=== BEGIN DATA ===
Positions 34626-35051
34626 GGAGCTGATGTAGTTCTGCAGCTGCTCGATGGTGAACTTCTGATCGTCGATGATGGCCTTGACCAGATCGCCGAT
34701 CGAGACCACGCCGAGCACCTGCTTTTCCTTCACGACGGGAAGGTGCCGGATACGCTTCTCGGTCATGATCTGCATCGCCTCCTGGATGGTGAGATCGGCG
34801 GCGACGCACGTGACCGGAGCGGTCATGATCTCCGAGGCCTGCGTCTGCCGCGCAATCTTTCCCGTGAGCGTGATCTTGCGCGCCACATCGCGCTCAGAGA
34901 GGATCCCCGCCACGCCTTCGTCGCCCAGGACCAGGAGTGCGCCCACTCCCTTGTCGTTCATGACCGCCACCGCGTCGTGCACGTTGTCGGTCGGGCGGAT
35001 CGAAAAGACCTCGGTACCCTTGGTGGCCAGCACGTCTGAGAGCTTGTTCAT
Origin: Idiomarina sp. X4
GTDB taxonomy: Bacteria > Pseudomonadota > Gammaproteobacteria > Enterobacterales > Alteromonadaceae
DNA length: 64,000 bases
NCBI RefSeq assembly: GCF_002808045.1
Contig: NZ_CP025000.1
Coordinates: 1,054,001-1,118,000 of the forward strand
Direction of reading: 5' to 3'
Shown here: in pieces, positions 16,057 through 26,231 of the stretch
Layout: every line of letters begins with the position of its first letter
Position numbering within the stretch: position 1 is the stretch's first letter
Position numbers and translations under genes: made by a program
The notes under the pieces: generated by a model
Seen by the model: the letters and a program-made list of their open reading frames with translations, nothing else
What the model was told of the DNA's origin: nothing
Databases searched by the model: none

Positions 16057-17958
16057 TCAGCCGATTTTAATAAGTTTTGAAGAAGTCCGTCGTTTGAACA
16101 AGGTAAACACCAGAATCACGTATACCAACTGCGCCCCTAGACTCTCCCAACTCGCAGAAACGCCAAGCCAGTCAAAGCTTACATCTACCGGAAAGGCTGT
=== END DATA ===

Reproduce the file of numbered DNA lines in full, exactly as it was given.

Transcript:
Positions 34626-35051
34626 GGAGCTGATGTAGTTCTGCAGCTGCTCGATGGTGAACTTCTGATCGTCGATGATGGCCTTGACCAGATCGCCGAT
34701 CGAGACCACGCCGAGCACCTGCTTTTCCTTCACGACGGGAAGGTGCCGGATACGCTTCTCGGTCATGATCTGCATCGCCTCCTGGATGGTGAGATCGGCG
34801 GCGACGCACGTGACCGGAGCGGTCATGATCTCCGAGGCCTGCGTCTGCCGCGCAATCTTTCCCGTGAGCGTGATCTTGCGCGCCACATCGCGCTCAGAGA
34901 GGATCCCCGCCACGCCTTCGTCGCCCAGGACCAGGAGTGCGCCCACTCCCTTGTCGTTCATGACCGCCACCGCGTCGTGCACGTTGTCGGTCGGGCGGAT
35001 CGAAAAGACCTCGGTACCCTTGGTGGCCAGCACGTCTGAGAGCTTGTTCAT
Origin: Idiomarina sp. X4
GTDB taxonomy: Bacteria > Pseudomonadota > Gammaproteobacteria > Enterobacterales > Alteromonadaceae
DNA length: 64,000 bases
NCBI RefSeq assembly: GCF_002808045.1
Contig: NZ_CP025000.1
Coordinates: 1,054,001-1,118,000 of the forward strand
Direction of reading: 5' to 3'
Shown here: in pieces, positions 16,057 through 26,231 of the stretch
Layout: every line of letters begins with the position of its first letter
Position numbering within the stretch: position 1 is the stretch's first letter
Position numbers and translations under genes: made by a program
The notes under the pieces: generated by a model
Seen by the model: the letters and a program-made list of their open reading frames with translations, nothing else
What the model was told of the DNA's origin: nothing
Databases searched by the model: none

Positions 16057-17958
16057 TCAGCCGATTTTAATAAGTTTTGAAGAAGTCCGTCGTTTGAACA
16101 AGGTAAACACCAGAATCACGTATACCAACTGCGCCCCTAGACTCTCCCAACTCGCAGAAACGCCAAGCCAGTCAAAGCTTACATCTACCGGAAAGGCTGT